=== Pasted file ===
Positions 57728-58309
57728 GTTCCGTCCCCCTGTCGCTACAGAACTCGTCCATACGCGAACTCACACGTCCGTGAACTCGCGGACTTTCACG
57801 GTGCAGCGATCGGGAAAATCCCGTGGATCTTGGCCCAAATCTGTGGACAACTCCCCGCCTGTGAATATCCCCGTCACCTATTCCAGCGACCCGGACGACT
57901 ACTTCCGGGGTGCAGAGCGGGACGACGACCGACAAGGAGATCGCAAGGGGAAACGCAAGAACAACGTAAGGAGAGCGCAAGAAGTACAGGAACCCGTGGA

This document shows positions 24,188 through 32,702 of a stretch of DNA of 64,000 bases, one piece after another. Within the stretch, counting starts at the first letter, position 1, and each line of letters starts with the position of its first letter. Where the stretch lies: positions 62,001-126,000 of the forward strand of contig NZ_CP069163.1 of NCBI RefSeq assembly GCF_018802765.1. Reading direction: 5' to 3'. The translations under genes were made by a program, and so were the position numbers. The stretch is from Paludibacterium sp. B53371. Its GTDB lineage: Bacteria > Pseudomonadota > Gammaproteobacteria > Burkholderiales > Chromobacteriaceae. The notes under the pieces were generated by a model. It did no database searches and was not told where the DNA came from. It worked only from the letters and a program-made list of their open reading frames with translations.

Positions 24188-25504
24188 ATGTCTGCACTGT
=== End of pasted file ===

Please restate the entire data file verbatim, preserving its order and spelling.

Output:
Positions 57728-58309
57728 GTTCCGTCCCCCTGTCGCTACAGAACTCGTCCATACGCGAACTCACACGTCCGTGAACTCGCGGACTTTCACG
57801 GTGCAGCGATCGGGAAAATCCCGTGGATCTTGGCCCAAATCTGTGGACAACTCCCCGCCTGTGAATATCCCCGTCACCTATTCCAGCGACCCGGACGACT
57901 ACTTCCGGGGTGCAGAGCGGGACGACGACCGACAAGGAGATCGCAAGGGGAAACGCAAGAACAACGTAAGGAGAGCGCAAGAAGTACAGGAACCCGTGGA

This document shows positions 24,188 through 32,702 of a stretch of DNA of 64,000 bases, one piece after another. Within the stretch, counting starts at the first letter, position 1, and each line of letters starts with the position of its first letter. Where the stretch lies: positions 62,001-126,000 of the forward strand of contig NZ_CP069163.1 of NCBI RefSeq assembly GCF_018802765.1. Reading direction: 5' to 3'. The translations under genes were made by a program, and so were the position numbers. The stretch is from Paludibacterium sp. B53371. Its GTDB lineage: Bacteria > Pseudomonadota > Gammaproteobacteria > Burkholderiales > Chromobacteriaceae. The notes under the pieces were generated by a model. It did no database searches and was not told where the DNA came from. It worked only from the letters and a program-made list of their open reading frames with translations.

Positions 24188-25504
24188 ATGTCTGCACTGT